Whooping Cough Led to Infant Deaths in California

Paula Duffy's picture

Whooping cough is on the rise in the country and at least in California, has become a problem for doctors as well as the public at large. Treating the symptoms as if it were a something less serious led to eight infant deaths.

A review of those deaths found that misdiagnosis led to all eight infants dying unnecessarily. The California Department of Public Health, has instructed medical professionals in the state to stay aware, that what might be taken as innocuous and typical symptoms of a cold or slight congestion, can be whooping cough. It is now recommended that as a precaution, lab tests should be performed to rule out the disease in children under the age of six months.

Infants in that age range are at high risk for complications because of weak immune systems and uncompleted vaccination shots. In the case of the California infant deaths, all were under the age of three months and had been to a medical professional more than once. Early detection and hospitalization would have gone a long way to preventing the dire consequences.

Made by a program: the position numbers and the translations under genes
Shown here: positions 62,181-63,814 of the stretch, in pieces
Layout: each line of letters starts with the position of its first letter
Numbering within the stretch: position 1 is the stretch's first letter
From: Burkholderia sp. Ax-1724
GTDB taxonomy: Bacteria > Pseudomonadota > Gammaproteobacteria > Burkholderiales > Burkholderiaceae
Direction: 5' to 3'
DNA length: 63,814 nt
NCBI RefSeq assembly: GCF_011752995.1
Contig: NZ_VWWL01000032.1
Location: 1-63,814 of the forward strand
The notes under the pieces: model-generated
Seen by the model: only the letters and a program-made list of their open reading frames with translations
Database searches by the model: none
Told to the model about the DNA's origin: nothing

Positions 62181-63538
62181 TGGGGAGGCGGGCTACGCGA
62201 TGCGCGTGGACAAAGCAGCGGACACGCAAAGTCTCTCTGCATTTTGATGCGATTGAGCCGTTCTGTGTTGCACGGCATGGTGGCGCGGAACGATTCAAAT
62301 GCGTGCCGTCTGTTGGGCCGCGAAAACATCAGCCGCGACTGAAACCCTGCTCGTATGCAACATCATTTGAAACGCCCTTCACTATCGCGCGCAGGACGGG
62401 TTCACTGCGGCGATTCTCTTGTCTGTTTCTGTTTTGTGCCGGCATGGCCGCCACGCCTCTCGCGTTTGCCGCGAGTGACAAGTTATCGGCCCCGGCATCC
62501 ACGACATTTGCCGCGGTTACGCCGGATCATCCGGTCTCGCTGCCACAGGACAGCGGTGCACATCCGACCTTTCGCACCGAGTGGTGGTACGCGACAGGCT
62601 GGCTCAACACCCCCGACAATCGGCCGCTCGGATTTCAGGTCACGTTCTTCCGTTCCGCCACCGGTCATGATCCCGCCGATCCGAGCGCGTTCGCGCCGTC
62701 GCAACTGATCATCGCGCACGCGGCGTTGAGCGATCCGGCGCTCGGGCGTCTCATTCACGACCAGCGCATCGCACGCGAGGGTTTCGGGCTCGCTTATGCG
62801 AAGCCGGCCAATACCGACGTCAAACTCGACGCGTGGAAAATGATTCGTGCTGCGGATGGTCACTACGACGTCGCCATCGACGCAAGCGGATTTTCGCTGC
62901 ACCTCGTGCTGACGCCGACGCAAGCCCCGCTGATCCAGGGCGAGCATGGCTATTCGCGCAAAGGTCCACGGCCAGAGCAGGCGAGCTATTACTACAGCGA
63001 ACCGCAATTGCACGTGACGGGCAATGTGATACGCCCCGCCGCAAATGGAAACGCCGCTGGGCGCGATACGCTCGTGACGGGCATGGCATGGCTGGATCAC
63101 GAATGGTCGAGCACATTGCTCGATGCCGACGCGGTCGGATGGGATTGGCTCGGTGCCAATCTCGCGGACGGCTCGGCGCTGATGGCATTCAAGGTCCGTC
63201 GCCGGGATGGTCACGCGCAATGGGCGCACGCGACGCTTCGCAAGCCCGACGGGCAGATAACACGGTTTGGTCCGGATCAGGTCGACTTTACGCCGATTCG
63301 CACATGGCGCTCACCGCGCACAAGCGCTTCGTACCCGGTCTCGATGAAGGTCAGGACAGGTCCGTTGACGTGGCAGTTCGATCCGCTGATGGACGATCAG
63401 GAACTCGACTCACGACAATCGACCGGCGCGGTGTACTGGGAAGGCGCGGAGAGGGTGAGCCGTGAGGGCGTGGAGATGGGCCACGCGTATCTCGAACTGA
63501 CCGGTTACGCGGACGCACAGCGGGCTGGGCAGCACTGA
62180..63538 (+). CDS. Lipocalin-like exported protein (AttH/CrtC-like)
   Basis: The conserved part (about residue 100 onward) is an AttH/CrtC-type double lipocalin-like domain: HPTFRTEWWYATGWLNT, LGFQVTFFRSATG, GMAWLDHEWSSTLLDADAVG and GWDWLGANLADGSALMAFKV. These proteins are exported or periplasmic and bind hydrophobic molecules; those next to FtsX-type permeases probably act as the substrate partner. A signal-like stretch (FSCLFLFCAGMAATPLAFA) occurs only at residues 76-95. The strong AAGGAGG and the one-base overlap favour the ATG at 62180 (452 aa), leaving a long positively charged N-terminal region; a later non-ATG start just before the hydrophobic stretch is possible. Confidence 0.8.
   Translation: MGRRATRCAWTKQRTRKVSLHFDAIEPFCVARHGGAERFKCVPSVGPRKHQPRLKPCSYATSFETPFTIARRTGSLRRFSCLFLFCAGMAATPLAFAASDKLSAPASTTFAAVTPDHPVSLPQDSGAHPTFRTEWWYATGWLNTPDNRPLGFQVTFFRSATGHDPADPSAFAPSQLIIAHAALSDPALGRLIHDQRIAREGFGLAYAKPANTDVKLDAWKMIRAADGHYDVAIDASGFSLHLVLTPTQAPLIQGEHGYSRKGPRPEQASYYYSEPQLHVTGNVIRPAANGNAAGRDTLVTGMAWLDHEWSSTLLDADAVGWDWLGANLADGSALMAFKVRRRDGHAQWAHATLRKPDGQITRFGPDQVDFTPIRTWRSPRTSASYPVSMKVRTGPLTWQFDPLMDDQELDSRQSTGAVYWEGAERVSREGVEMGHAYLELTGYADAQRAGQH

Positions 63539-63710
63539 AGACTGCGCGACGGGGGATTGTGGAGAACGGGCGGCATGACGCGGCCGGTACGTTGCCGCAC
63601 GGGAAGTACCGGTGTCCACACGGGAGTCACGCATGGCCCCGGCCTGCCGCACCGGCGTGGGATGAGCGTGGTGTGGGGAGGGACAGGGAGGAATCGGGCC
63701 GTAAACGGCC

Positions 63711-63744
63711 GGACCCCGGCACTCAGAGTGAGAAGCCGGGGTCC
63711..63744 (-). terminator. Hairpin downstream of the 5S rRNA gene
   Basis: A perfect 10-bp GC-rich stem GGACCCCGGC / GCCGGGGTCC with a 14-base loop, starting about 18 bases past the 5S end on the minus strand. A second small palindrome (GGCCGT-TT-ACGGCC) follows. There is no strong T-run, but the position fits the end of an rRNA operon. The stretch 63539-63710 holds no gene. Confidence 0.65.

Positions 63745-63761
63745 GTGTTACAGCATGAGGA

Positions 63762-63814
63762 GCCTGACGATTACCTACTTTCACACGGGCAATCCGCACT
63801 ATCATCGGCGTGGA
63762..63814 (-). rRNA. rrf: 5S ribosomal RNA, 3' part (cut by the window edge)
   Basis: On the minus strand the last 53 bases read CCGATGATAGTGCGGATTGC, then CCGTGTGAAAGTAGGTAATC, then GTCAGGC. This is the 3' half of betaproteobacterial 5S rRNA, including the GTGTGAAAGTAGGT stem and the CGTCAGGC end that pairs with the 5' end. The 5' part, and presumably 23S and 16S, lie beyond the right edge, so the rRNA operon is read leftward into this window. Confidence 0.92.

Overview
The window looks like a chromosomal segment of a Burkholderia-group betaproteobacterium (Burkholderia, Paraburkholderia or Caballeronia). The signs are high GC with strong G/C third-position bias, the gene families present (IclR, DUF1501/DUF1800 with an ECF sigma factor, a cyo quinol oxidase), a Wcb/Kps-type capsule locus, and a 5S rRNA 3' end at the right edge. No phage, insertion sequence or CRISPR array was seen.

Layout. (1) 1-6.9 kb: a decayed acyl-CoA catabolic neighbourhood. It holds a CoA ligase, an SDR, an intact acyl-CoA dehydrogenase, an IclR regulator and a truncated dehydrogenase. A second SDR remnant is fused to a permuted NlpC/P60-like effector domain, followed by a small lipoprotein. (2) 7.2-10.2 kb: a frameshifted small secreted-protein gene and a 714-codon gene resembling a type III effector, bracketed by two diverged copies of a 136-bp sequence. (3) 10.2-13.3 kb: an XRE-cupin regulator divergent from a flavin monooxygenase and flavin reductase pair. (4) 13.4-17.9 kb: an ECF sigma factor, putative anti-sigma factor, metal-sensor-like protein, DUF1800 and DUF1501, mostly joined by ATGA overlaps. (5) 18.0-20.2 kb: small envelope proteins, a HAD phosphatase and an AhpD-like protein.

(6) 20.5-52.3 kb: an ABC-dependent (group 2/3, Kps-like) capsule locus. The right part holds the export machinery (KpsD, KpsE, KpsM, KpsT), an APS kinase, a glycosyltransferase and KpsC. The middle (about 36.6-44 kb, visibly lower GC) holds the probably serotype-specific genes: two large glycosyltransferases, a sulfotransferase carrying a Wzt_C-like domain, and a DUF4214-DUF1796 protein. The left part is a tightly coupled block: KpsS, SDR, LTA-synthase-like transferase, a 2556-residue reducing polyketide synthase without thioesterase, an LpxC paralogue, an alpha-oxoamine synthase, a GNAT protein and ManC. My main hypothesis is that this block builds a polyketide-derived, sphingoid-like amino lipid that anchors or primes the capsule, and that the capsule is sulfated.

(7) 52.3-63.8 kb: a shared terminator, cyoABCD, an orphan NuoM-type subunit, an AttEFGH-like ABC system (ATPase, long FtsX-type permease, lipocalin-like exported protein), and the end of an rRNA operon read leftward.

California public health officials warn doctors about early diagnosis of whooping cough.

Whooping cough is difficult to diagnose in adults as well as children and Dr. Jonathan Fielding, LA County's director of the Department of Public Health is concerned that the disease is becoming an increasing problem, particularly for schools. Fielding was interviewed by the Los Angeles Times and said: "There is going to be increased opportunity for infection."

The Times reported that more than 3,600 cases of whooping cough have been reported in California so far this calendar year, a frightening increase of 700%. It has now set off a new dilemma for parents who are loathe to vaccinate their children, because the outbreak might result in schools excluding children who are not vaccinated.

The cases have increased among the adult population because they have outlived the effectiveness of their childhood vaccinations. The California health officials now recommend the vaccine for those usually on the list of flu shots: the elderly, pregnant women and anyone who comes in contact with infants. Because the disease is generally spread among family members, those booster shots can help prevent a crisis for a young child.

The Mayo Clinic website has complete information about symptoms, complications and treatment for whooping cough. The site as well as the California Public Health officials seem to agree that infants require hospitalization for the disease to quickly prevent the complications that lead to death.

Mayo Clinic website, can be found here.

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